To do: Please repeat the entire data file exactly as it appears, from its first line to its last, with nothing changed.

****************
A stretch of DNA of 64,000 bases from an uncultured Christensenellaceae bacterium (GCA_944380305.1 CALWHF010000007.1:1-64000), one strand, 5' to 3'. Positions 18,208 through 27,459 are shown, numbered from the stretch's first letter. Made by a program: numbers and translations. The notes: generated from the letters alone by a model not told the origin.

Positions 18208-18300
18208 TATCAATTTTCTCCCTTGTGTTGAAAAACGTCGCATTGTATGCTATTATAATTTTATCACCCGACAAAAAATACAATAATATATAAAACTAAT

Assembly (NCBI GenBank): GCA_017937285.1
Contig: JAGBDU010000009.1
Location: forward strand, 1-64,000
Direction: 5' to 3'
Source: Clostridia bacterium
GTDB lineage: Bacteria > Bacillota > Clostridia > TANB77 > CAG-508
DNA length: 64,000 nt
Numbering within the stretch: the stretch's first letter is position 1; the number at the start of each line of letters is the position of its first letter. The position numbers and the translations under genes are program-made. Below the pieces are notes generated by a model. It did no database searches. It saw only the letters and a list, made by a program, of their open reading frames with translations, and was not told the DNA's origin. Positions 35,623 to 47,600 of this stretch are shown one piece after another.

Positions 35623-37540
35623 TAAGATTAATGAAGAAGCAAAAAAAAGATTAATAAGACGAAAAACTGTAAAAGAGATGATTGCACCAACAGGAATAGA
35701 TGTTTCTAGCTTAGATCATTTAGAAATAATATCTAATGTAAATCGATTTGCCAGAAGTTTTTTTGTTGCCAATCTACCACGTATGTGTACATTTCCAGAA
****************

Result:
A stretch of DNA of 64,000 bases from an uncultured Christensenellaceae bacterium (GCA_944380305.1 CALWHF010000007.1:1-64000), one strand, 5' to 3'. Positions 18,208 through 27,459 are shown, numbered from the stretch's first letter. Made by a program: numbers and translations. The notes: generated from the letters alone by a model not told the origin.

Positions 18208-18300
18208 TATCAATTTTCTCCCTTGTGTTGAAAAACGTCGCATTGTATGCTATTATAATTTTATCACCCGACAAAAAATACAATAATATATAAAACTAAT

Assembly (NCBI GenBank): GCA_017937285.1
Contig: JAGBDU010000009.1
Location: forward strand, 1-64,000
Direction: 5' to 3'
Source: Clostridia bacterium
GTDB lineage: Bacteria > Bacillota > Clostridia > TANB77 > CAG-508
DNA length: 64,000 nt
Numbering within the stretch: the stretch's first letter is position 1; the number at the start of each line of letters is the position of its first letter. The position numbers and the translations under genes are program-made. Below the pieces are notes generated by a model. It did no database searches. It saw only the letters and a list, made by a program, of their open reading frames with translations, and was not told the DNA's origin. Positions 35,623 to 47,600 of this stretch are shown one piece after another.

Positions 35623-37540
35623 TAAGATTAATGAAGAAGCAAAAAAAAGATTAATAAGACGAAAAACTGTAAAAGAGATGATTGCACCAACAGGAATAGA
35701 TGTTTCTAGCTTAGATCATTTAGAAATAATATCTAATGTAAATCGATTTGCCAGAAGTTTTTTTGTTGCCAATCTACCACGTATGTGTACATTTCCAGAA